But now many of us do not have to suffer. We have the technology to stop massive hemorrhaging, deal with infections and stitch up vaginal tears. In this brave new world, we forget the inherent dangers of pregnancy and childbirth.

Let’s not. Instead, bring the dangers into the conversation along with the modern solutions. This is especially important in youth sex education when pregnancy is the leading cause of death for 15-19 year-old females (stat found via). In that light, maybe it is necessary to mention the dangers of and modern medicine to deal with pregnancy to a young women experiencing that anxiety.

7 thoughts on “Recognizing the Dangers and Pains of Childbirth”

  1. I love this!

    For sure, it’s not something I’d bring up with someone already having pregnancy anxiety as it is, especially someone like that young woman who wasn’t even engaging in any activities where pregnancy is a risk. I purposefully avoided talking about this with her because she wanted help reducing her anxiety.

    But I think this is really important, as is talking about maternal mortality in sex ed. It often comes up when we discuss abortion, and how much safer it is, but I think we can probably find some other interactions to discuss it with, too.

    Thanks for adding to the conversation!

  2. We have the technology to stop massive hemorrhaging, deal with infections and stitch up vaginal tears.

    I’m not sure about the US, but certainly in the UK there’s a massive movement by midwives and other factions promoting as natural a birth as possible. Including minimising analgesia.

    1. Natural birth is fine and dandy, as long as the birth attendant is skilled and there is a hospital nearby to deal with post-birth complications. If you read the link to Irvine Loudon’s study of 18th and 19th century to maternal morbidity, one of the most striking parts is the comparison between a doctor-dominated hospital and a nurse-dominated hospital. He found that maternal mortality was *higher* in the one run predominately by doctors, most likely because they were performing surgery unnecessarily.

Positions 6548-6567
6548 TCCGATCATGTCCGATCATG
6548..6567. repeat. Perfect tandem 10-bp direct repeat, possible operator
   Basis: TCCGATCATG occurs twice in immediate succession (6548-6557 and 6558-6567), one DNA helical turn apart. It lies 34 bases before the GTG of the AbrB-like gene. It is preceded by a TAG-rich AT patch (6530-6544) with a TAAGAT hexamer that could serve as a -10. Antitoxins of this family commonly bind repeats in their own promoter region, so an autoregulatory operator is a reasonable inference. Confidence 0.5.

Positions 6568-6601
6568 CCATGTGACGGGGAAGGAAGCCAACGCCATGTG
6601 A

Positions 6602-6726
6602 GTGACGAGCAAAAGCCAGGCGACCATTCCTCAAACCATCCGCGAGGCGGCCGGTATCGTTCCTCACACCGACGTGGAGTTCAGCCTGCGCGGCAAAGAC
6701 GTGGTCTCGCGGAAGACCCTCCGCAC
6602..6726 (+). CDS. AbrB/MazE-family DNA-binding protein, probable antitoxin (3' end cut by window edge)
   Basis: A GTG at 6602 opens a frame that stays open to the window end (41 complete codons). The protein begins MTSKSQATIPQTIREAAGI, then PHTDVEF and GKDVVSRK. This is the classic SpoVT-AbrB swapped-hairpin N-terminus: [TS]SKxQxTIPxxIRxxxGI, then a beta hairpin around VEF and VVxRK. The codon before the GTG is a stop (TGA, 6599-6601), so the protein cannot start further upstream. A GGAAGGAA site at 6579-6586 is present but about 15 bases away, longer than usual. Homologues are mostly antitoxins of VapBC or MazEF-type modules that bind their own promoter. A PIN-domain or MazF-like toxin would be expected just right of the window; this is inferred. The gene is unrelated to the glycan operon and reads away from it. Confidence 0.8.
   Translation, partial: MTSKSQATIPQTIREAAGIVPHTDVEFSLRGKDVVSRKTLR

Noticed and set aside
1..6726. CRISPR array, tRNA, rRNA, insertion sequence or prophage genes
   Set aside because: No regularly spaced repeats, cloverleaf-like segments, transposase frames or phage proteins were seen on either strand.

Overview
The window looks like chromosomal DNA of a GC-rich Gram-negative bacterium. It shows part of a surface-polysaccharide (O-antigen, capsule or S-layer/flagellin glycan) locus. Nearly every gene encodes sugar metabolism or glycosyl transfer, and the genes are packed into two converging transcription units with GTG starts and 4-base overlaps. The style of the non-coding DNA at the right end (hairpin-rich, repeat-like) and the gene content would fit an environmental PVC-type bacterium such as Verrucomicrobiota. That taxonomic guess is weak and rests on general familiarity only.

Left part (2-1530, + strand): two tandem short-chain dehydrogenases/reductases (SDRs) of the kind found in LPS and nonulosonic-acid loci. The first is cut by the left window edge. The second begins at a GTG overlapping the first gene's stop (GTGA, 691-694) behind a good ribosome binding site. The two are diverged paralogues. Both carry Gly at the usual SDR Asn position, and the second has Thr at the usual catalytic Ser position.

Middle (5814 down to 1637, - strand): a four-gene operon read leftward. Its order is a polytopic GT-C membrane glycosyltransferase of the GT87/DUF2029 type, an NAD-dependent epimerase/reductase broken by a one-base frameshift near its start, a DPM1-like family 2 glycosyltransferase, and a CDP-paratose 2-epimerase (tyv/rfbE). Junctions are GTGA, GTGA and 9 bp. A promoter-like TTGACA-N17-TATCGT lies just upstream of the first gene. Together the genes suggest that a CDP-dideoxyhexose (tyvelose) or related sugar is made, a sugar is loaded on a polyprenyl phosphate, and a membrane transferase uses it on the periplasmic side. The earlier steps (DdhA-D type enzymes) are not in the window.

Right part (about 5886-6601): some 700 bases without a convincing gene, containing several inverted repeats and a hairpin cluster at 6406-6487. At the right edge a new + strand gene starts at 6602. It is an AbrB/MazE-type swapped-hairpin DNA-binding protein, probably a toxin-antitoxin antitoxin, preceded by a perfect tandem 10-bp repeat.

‘My cousin is a midwife and I’m curious to ask her about her stance on painkillers. Personally, I am pro-analgesic. I don’t see how pain is necessary.

      And, yes, according to a recent article in “Time” magazine, natural childbirth is trending in the US: http://www.time.com/time/magazine/article/0,9171,2011940,00.html

  3. One great place to start, by the way, might be Penny Simkin’s Pain Medication Preference Chart (http://juliwalter.com/binder/class3/MEDICATIONSPREFERENCESCALE.pdf) a tool she uses to help patients figure out what they expect, what they want, and (more important) how their caregivers and birth partners can help them navigate their choices.

    Short of Shulamith Firestone’s dream of artificial wombs I don’t know if childbirth can ever be completely pain and risk free. But we can do a heck of a lot more to combat the notion that it’s not just likely to hurt but that it ought to.

    The notion of inevitable suffering in childbirth, or the virtue of it, let alone the notion of divinely mandated suffering(!), can lead to all manner of unnecessary complications, abuse, and outright medical violations by caregives, and passive acceptance by victims.

    figleaf

  4. Thanks for writing this post! I agree, there isn’t enough discussion in sex ed about the inherent dangers of pregnancy and child birth. I’m curious to know how this issue could be taught in sex ed versus a maternal child health course?

  5. Once upon a time Dr.’s went straight from the morgue where they examined the dead bodies to the maternity wards without washing their hands which contributed to many deaths of women from infection passed from dr. to patient…